modelKriging {CEGO}R Documentation

Kriging Model

Description

Implementation of a distance-based Kriging model, e.g., for mixed or combinatorial input spaces. It is based on employing suitable distance measures for the samples in input space.

Usage

modelKriging(x, y, distanceFunction, control = list())

Arguments

x

list of samples in input space

y

column vector of observations for each sample

distanceFunction

a suitable distance function of type f(x1,x2), returning a scalar distance value, preferably between 0 and 1. Maximum distances larger 1 are no problem, but may yield scaling bias when different measures are compared. Should be non-negative and symmetric. It can also be a list of several distance functions. In this case, Maximum Likelihood Estimation (MLE) is used to determine the most suited distance measure. The distance function may have additional parameters. For that case, see distanceParametersLower/Upper in the controls. If distanceFunction is missing, it can also be provided in the control list.

control

(list), with the options for the model building procedure:

lower

lower boundary for theta, default is 1e-6

upper

upper boundary for theta, default is 100

corr

function to be used for correlation modelling, default is fcorrGauss

algTheta

algorithm used to find theta (as well as p and lambda), default is optimInterface.

algThetaControl

list of controls passed to algTheta.

useLambda

whether or not to use the regularization constant lambda (nugget effect). Default is FALSE.

lambdaLower

lower boundary for lambda (log scale), default is -6

lambdaUpper

upper boundary for lambda (log scale), default is 0

distanceParametersLower

lower boundary for parameters of the distance function, default is NA which means there are no distance function parameters. If several distance functions are supplied, this should be a list of lower boundary vectors for each function.

distanceParametersUpper

upper boundary for parameters of the distance function, default is NA which means there are no distance function parameters. If several distance functions are supplied, this should be a list of upper boundary vectors for each function.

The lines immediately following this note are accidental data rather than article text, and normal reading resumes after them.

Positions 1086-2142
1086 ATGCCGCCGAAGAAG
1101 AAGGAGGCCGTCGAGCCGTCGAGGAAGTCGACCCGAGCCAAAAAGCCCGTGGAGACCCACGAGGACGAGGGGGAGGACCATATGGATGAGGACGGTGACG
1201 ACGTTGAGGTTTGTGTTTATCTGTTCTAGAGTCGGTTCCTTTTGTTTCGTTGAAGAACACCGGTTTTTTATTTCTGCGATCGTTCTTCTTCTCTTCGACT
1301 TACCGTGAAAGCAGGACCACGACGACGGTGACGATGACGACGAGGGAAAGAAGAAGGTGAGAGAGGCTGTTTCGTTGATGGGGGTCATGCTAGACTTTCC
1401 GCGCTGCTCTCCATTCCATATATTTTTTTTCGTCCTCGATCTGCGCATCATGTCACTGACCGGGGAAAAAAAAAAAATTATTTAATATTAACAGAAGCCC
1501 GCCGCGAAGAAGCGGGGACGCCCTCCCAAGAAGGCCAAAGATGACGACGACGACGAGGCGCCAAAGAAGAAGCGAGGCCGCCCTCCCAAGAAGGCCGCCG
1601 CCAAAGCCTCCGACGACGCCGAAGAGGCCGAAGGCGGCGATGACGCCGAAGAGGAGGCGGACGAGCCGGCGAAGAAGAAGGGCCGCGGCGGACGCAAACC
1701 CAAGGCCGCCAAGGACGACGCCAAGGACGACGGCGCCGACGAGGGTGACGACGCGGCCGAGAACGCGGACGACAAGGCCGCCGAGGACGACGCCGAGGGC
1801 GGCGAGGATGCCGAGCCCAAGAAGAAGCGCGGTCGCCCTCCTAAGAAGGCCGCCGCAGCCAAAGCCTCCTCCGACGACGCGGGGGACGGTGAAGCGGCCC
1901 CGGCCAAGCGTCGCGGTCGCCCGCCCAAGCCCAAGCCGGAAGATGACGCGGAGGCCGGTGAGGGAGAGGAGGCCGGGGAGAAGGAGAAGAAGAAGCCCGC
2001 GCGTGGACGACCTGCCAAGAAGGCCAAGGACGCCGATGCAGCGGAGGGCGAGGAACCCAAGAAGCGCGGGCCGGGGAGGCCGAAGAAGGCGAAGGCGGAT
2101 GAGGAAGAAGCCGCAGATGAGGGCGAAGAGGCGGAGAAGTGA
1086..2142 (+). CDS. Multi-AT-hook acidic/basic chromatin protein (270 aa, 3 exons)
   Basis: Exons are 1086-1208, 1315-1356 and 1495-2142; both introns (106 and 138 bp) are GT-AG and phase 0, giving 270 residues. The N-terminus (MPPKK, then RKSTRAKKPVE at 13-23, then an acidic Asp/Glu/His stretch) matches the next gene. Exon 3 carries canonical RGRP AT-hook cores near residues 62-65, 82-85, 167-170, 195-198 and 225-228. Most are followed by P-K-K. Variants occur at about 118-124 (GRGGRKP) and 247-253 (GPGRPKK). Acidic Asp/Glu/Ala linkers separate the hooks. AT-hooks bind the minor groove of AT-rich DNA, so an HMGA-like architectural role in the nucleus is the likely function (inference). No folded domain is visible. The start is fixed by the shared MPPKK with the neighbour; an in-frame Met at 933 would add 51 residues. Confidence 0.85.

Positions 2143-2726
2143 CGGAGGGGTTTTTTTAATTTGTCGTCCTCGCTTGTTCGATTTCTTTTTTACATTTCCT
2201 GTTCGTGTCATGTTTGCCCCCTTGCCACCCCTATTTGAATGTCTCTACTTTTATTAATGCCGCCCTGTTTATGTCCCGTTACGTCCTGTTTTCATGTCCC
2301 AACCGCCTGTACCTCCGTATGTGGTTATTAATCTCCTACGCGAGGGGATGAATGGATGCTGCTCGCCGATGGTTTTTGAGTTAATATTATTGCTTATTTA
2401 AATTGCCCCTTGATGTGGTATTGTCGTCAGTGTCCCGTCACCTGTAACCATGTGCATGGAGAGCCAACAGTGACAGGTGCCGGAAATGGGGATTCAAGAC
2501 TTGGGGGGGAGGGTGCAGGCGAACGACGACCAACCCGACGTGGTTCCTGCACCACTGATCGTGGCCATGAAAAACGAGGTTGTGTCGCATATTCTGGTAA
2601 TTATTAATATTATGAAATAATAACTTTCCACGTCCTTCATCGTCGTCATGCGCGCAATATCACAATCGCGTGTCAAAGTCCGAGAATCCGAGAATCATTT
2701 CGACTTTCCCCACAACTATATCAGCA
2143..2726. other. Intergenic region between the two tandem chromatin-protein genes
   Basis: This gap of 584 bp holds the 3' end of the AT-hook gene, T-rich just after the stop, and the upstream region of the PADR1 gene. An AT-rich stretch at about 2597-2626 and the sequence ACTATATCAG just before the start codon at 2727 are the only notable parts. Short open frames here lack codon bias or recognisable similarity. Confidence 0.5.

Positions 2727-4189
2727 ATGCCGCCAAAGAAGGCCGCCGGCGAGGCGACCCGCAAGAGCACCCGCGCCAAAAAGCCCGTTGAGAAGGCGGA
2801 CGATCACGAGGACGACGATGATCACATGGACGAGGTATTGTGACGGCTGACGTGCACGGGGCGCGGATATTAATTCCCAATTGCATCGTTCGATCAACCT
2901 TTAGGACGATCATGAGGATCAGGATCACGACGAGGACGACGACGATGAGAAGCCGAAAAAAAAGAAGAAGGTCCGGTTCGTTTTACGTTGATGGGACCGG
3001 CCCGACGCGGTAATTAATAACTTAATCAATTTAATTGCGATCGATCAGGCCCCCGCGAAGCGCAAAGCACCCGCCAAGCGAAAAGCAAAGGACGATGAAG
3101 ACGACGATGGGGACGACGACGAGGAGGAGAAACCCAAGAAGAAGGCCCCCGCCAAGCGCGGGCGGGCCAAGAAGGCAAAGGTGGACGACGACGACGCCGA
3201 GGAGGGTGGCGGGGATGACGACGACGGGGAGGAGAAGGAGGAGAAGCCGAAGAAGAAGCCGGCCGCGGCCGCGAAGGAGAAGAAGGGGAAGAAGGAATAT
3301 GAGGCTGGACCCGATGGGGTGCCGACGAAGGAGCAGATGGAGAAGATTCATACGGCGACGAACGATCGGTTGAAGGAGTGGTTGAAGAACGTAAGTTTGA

distances

a distance matrix. If available, this matrix is used for model building, instead of calculating the distance matrix using the parameters distanceFunction. Default is NULL.

scaling

If TRUE: Distances values are divided by maximum distance to avoid scale bias.

reinterpolate

If TRUE: reinterpolation is used to generate better uncertainty estimates in the presence of noise.

combineDistances

By default, several distance functions or matrices are subject to a likelihood based decision, choosing one. If this parameter is TRUE, they are instead combined by determining a weighted sum. The weighting parameters are determined by MLE.

userParameters

By default: (NULL). Else, this vector is used instead of MLE to specify the model parameters, in the following order: kernel parameters, distance weights, lambda, distance parameters.

indefiniteMethod

The specific method used for correction: spectrum "clip", spectrum "flip", spectrum "square", spectrum "diffusion", feature embedding "feature", nearest definite matrix "near". Default is no correction: "none". See Zaefferer and Bartz-Beielstein (2016).

indefiniteType

The general type of correction for indefiniteness: "NSD","CNSD" or the default "PSD". See Zaefferer and Bartz-Beielstein (2016). Note, that feature embedding may not work in case of multiple distance functions.

indefiniteRepair

boolean, whether conditions of the distance matrix (in case of "NSD","CNSD" correction type) or correlation matrix (in case of "PSD" correction type) are repaired.

Details